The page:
Other risks that may arise from long term use includes complications in the adrenal glands. This risk is not specific to fluticasone propionate, but is common to all medications that belong to the corticosteroid category. Topical applications of the drug over an extended period are also known to expose the patient to the risk of suppressing the immune system. However, the silver lining of this effect is that this effect is reversible and nature, and patients who discontinue the medication may find the effects resolving.

Impact on vision

The medication could also expose the patient to risk of experiencing vision related problems. For instance, there is a possibility of ending up with cataract or glaucoma, as a result of extended use of nasal sprays or inhalers containing the glucocorticoid. Patients on the medication who experience any kind of symptoms related to vision are to seek evaluation at the earliest.

Instructions on dosage and overdose risks

As the medication is intended to be taken over an extended time, it is necessary to stick to dosage and schedule diligently. Ideally, the lowest effective dosage is to be identified and this should be diligently followed. While there is relatively lesser risk or probability of overdosing with topical applications, there is a risk of overdose with the inhaler and the nasal spray. A significant percentage of patients reporting side effects are due to overdosing.

This occurs when nasal sprays and inhalers are used, as patients and caregivers often consider the contents of sprays and inhalers as completely safe, when compared with oral medications or injections. Consequently, the urge to overdose either through a greater number of pumps or through increase in frequency results in intake of more than recommended dosage. Here is a short compilation of ideal dosage. This is only a reference, and the actual dosage will be determined by the specialist treating the patient.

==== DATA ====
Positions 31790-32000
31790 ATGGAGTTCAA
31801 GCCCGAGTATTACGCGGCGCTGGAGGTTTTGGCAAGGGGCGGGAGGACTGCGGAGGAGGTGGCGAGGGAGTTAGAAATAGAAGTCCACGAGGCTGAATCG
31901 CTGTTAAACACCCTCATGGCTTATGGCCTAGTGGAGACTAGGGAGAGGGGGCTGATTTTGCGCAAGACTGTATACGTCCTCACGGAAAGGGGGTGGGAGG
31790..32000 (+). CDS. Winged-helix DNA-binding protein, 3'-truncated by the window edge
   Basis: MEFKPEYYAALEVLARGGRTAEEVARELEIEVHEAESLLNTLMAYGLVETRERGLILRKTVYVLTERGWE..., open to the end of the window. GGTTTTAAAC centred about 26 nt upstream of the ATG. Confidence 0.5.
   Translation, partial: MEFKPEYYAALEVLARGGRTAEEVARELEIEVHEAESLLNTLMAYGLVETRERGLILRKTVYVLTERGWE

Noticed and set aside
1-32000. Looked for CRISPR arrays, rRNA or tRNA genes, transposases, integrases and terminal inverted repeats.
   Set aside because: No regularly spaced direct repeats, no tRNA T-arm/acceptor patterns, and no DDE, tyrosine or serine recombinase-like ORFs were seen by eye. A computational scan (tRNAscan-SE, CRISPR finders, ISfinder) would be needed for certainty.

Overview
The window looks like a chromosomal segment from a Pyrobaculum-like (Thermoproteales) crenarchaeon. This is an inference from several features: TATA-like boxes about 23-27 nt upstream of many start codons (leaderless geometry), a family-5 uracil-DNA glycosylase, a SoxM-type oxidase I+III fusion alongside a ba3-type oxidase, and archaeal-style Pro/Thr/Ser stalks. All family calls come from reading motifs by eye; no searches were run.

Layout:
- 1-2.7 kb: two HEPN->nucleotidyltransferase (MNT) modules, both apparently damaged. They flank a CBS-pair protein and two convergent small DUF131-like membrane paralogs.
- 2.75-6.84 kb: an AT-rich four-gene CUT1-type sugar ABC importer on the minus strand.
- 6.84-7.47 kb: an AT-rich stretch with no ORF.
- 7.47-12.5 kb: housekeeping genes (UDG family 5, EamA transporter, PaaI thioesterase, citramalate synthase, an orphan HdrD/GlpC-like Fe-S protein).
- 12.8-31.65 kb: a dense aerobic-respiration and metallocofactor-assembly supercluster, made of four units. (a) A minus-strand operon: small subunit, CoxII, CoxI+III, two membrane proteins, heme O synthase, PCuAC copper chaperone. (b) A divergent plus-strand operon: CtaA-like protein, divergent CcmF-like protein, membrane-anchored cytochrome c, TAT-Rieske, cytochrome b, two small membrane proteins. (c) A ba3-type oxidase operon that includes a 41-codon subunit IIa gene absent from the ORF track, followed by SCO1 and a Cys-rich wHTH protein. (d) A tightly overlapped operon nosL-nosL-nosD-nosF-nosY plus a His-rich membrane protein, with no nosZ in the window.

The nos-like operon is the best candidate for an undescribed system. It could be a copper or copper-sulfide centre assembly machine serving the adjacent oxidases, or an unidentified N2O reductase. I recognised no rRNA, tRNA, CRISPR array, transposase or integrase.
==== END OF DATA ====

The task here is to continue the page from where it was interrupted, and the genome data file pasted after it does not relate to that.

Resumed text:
When applied topically for inflamed skin conditions, it should be applied only on the infected area twice a day. A thin layer needs to be applied, and the individual is to wash hands properly with soap. Adults using the spray are to pump twice in each nostril; and this is to be done once daily. For children, this dose is to be reduced to just one spray in each nostril. The dosage when inhalers are used, is typically lesser than 90 micrograms, twice every day. It is to be noted that it is micrograms, and not milligrams, as patients often assume the volume to be milligrams. The abbreviation is mcg or ug, and caregivers/patients are to observe this with utmost care.

Absorption and bioavailability

The efficacy of medications is assessed in many ways, and one of the considerations is the bioavailability. Fluticasone propionate bioavailability is less than 2% when administered intranasally, and when administered orally, it is less than 1%. When given to a patient intranasally, a significant percentage of the dose ends up being swallowed. When administered topically, the absorption is relatively lower, but this depends on various factors including the type of skin condition being treated and the type of skin. These factors have an impact on the dosage and the outcomes of medications, and it is therefore necessary to diligently follow all dosage instructions.